The term organochlorine refers to a wide range of chemicals that contain carbon, chlorine and, sometimes, several other elements. A range of organochlorine compounds have been produced including many herbicides, insecticides, fungicides as well as industrial chemicals such as polychlorinated biphenyls (PCBs). 
Organochlorine compounds are potential endocrine disrupting compounds, which means that they might interference with the endocrine systems of animals. Chemicals, which interfere with the endocrine system, disrupt the hormone balance of an animal. This typically results in disruption of the reproductive processes in aquatic organisms, or causes immunodeficiency. These effects can be caused by very low concentrations, considerably lower than the ones which are mutagenetic or acutely toxic.
Organochlorine compounds are lipophylic, meaning they are more soluble in fat than in water. This gives them a high tenancy to accumulate in the food chain (biomagnification). This because once taken up the compounds can persist in the animals for periods of months to decades. Therefore animals are likely to ingest more organochlorine compounds than they can excrete, allowing the compounds to bioaccumulate.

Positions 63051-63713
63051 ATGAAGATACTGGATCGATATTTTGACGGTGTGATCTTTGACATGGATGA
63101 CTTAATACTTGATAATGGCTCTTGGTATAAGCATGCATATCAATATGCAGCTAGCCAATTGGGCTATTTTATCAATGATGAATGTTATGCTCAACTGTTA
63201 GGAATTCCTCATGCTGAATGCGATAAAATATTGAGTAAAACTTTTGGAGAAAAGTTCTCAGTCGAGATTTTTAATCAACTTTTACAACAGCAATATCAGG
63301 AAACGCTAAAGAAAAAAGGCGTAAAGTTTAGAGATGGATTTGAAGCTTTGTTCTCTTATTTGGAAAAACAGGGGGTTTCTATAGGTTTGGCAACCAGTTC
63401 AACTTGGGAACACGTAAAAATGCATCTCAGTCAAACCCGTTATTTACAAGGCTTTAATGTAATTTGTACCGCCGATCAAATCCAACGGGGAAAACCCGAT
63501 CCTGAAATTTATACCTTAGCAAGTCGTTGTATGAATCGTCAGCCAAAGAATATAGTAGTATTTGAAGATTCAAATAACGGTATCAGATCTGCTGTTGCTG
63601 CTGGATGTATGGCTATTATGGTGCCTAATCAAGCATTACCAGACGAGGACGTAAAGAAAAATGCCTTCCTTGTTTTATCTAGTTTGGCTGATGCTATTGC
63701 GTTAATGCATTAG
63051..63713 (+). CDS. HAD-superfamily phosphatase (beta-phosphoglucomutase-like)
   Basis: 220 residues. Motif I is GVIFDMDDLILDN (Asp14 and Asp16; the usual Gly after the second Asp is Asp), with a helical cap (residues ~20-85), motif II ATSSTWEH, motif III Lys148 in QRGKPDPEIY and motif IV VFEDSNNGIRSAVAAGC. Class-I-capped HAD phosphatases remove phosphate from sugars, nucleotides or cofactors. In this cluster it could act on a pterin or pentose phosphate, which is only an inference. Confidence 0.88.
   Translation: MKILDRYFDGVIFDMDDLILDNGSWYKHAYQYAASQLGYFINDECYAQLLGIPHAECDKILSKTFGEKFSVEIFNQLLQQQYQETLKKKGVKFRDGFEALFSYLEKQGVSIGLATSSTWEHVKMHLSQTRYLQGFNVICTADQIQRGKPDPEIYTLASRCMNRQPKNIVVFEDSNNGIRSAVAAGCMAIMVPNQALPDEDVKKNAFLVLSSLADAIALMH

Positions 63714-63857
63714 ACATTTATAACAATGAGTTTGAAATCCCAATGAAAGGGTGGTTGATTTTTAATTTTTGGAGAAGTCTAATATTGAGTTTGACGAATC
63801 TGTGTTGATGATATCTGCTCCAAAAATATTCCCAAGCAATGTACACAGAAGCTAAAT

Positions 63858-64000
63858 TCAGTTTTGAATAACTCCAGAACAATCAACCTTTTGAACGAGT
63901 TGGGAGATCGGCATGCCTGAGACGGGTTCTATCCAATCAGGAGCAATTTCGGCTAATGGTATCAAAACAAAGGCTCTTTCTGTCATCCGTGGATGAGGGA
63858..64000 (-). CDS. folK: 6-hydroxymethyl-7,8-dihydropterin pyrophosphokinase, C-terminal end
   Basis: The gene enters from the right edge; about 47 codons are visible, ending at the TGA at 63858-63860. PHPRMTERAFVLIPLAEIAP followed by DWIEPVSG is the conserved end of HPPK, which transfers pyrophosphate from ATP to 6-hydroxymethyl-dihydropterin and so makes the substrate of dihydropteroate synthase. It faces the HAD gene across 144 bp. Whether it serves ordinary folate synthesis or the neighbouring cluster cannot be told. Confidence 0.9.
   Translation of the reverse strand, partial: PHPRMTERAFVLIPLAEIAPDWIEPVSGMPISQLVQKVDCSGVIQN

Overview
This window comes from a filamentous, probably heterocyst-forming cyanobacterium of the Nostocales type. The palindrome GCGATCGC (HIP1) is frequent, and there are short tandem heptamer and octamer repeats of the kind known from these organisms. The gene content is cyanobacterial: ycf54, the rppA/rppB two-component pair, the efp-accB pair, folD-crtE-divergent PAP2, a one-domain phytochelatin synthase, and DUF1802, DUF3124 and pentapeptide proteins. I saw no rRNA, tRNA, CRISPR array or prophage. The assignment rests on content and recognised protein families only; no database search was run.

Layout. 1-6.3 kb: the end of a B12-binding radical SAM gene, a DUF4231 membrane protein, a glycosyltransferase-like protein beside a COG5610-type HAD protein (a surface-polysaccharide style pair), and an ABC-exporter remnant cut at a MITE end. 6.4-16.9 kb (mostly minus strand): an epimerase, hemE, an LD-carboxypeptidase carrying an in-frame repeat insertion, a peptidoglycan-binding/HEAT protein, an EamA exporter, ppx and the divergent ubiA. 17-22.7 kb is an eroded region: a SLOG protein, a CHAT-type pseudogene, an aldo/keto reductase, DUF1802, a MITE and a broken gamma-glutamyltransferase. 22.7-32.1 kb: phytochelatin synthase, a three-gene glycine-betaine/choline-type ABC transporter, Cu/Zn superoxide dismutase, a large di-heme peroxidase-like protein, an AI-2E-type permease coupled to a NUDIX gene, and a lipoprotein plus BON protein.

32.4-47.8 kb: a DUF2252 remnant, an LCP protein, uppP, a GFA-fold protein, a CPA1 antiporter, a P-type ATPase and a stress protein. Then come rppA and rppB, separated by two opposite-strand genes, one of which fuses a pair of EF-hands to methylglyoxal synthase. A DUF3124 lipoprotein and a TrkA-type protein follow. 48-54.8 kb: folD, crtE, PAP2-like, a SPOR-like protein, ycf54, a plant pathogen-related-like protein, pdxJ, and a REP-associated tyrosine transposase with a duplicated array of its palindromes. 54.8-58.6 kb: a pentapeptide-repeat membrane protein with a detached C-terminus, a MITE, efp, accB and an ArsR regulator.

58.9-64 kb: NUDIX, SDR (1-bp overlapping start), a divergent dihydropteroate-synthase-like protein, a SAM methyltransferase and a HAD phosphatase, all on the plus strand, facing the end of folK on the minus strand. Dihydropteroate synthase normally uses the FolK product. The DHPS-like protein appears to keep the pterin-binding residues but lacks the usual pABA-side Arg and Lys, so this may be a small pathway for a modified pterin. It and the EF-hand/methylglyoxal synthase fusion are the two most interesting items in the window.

Because the organochlorines are stored in the fatty tissues of the body, they will only become biologically available (and have effects) when the fat tissues are metabolized. Animals may therefore have considerable body burdens of organochorines, but may only start showing effects in conditions of starvation, once the fat reserves are mobilized (see also here) 
Examples of organochorines
- OSPAR Commission 2000. Quality Status Report 2000, OSPAR Commission, London.
- Clark, R,B., 1999. Marine pollution. Oxford University press, Fourth edition, pp 161
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